Name and dates
Opened on the Edinburgh, Leith and Granton Railway.
This pier opened in 1838, the 28th of June which was the coronation of Queen Victoria (see Queen's Bridge). It was fully opened in 1844 by which time it was 1700 ft long with berths for 10 steamers.
In 1847 the Edinburgh and Northern Railway, having taken over the Edinburgh, Leith and Granton Railway and Granton Harbour Company operated ferry service to Burntisland, began its ferry service from Granton to Burntisland Albert Pier in Fife, 5 miles to the north across the Firth of Forth. The railway reached Granton in 1847. (The company had acquired powers for a Ferry-Port-on-Craig to Broughty Pier ferry in 1846).
From 1849 The first train ferry in the world came into operation. The linkspans for the slips at Granton and Burntisland were designed by Thomas Bouch, engineer to the railway company.
Approval for Granton Pier was given in 1845 for the Granton Harbour Company.
Railway Owned Ferry Route
By taking over the existing Granton Harbour Company ferry route three active passenger vessels came into railway ownership in in 1847:
1846-1875 PS Granton
1846-1875 PS Burntisland
1847-1879 PS Forth
to which further vessels were added by the railway company:
1847-1890 PS Auld Reekie
1847-1890 PS Thane of Fife [II]
1848-1878 PS Express
The company became the Edinburgh, Perth and Dundee Railway
in 1849. In addition a new low water pier at Granton was begun. The slip was on the east side of the pier, with sidings approaching from the south on a curve from the east. Granton
station was on the pier to the immediate west.
Transfer of passengers between train and steamer was relatively trivial. Transshipment of goods, particularly coal, was awkward. This led to the invention of the train ferry.
For the train ferry 'goods boats', fitted with rails, were added:
1849-1890 PS Leviathan
(the very first train ferry)
1850-1888 PS Robert Napier
1858-1882 PS Carrier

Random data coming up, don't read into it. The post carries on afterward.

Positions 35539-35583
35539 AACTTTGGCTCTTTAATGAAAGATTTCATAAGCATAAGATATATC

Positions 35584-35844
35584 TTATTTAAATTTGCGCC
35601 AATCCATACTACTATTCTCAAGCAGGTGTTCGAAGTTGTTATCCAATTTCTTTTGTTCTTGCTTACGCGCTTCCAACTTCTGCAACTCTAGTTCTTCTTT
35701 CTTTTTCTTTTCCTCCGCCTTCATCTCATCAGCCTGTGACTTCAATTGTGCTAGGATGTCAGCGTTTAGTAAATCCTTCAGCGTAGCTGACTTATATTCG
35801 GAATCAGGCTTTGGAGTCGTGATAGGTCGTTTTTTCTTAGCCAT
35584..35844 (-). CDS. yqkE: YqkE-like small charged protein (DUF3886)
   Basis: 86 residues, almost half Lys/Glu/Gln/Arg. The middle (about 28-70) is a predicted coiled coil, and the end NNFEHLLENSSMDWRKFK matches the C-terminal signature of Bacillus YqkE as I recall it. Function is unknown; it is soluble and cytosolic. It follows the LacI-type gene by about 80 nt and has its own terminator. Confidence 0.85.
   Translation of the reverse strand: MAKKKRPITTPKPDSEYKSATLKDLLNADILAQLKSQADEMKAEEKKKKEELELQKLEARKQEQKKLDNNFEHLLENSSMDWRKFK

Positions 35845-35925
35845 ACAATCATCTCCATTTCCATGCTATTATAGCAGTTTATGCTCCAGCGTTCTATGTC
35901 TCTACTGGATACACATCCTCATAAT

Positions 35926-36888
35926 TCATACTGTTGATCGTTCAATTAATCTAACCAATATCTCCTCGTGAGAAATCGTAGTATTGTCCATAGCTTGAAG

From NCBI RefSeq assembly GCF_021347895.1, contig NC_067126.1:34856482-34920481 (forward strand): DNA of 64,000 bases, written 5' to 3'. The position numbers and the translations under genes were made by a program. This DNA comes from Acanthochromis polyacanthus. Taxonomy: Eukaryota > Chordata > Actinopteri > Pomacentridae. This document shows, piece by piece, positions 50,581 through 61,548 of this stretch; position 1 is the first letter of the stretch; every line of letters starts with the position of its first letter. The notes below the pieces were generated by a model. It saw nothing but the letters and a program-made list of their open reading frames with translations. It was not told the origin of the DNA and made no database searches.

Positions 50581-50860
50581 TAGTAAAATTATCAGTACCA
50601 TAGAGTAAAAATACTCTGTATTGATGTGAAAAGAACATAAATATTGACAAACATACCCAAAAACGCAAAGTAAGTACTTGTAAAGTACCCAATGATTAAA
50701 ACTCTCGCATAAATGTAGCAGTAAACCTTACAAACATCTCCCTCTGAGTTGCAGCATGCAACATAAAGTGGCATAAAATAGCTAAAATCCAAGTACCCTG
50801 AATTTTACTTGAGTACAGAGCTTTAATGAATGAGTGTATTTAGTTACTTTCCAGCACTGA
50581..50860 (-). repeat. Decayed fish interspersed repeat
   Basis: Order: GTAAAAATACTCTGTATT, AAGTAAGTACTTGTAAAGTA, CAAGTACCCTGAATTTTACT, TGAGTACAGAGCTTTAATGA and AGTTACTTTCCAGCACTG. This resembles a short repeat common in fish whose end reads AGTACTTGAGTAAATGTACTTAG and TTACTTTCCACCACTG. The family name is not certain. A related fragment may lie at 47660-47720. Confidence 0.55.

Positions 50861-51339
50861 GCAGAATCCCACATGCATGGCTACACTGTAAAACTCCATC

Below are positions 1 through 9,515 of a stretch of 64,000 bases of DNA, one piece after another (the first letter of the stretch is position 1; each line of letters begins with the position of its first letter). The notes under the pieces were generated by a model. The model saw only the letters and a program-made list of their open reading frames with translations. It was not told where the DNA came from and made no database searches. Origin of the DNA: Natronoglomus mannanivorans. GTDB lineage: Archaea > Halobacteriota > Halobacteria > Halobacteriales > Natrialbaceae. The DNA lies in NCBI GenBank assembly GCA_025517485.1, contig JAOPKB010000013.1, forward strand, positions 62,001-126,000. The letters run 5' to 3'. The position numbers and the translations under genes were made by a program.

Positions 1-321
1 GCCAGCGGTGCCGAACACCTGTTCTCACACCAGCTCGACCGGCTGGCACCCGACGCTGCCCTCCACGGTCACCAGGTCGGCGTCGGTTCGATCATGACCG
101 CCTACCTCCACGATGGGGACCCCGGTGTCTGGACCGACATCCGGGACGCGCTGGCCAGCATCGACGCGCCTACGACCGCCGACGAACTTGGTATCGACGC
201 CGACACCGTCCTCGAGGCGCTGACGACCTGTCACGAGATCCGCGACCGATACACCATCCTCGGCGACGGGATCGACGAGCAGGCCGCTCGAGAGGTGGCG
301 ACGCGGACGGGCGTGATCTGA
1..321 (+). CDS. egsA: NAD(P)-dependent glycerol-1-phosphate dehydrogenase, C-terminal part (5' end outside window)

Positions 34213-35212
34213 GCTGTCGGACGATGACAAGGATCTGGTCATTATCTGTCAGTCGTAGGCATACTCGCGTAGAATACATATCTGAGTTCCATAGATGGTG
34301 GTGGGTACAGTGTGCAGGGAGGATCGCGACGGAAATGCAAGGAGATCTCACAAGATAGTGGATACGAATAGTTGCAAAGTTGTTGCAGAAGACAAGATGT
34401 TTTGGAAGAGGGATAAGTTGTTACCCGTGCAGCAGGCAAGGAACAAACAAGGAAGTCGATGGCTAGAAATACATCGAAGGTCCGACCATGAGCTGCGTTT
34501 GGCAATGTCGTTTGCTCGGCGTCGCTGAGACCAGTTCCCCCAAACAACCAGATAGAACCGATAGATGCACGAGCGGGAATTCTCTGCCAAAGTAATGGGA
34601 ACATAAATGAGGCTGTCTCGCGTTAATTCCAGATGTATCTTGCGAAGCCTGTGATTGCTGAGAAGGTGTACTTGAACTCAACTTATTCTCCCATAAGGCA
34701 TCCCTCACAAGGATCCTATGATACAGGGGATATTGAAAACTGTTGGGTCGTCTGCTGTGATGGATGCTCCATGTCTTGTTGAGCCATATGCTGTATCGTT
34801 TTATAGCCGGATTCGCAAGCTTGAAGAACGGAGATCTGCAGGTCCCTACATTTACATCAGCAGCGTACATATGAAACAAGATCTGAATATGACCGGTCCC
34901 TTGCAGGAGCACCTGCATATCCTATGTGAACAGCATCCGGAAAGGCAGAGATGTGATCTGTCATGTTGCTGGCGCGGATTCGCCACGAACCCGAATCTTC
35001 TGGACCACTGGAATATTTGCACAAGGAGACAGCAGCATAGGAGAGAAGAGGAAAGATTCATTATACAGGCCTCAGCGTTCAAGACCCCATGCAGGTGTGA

1861-1890 PS Balbirnie
Due to the slope of the slip it was equipped with a stationary engine to haul wagons off the boats.
North British Railway Company (Forth)
The fleet was acquired, along with the Edinburgh and Northern Railway
, by the North British Railway
in 1862. The company operated its Forth fleet under the name 'North British Railway Company (Forth)'.
To the fleet the NBR(F) added:
1865-1890 PS Kinloch
1867-1890 PS Nymph
(built 1851 for Mersey)
In 1867 the NBR(F) took over the Queensferry ferry, which would ultimately be replaced by the Forth Bridge
in 1890. (Ferries dedicated to the Queensferry passage are not listed here.)
1875 PS Granton
and PS Burntisland
1876-1893 PS John Stirling
introduced (to replace PS Forth
First Tay Bridge
The Tay Bridge [1st]
opened in 1878.
1878 PS Express
1879-1937 PS William Muir
introduced (after the opening of the Tay Bridge [1st]
Tay Bridge Disaster
The Tay Bridge [1st]
fell in 1879.
1879 PS Forth
1881-1890 PS Midlothian
1882 PS Carrier
Second Tay Bridge
The replacement Tay Bridge
opened in 1887.
1888 PS Robert Napier
In 1890 the Forth Bridge
opened which led to the withdrawal of most ferries, PS William Muir
being an exception.
1890 PS Auld Reekie
, PS Thane of Fife [II]
, PS Leviathan
, PS Balbirnie
, PS Kinloch
, PS Nymph
and PS Midlothian
withdrawn. 1893 PS John Stirling
The NBR(F) was grouped into the LNER in 1923.
1937 PS William Muir
1936-1947 TSS Thane of Fife [III]
introduced (built 1910 and acquired to replace PS William Muir
Services were withdrawn in 1940 with the Second World War when the Granton Harbour became a minesweeper base.
In 1946 Parliament approved the abandonment of the Granton to Burntisland ferry service.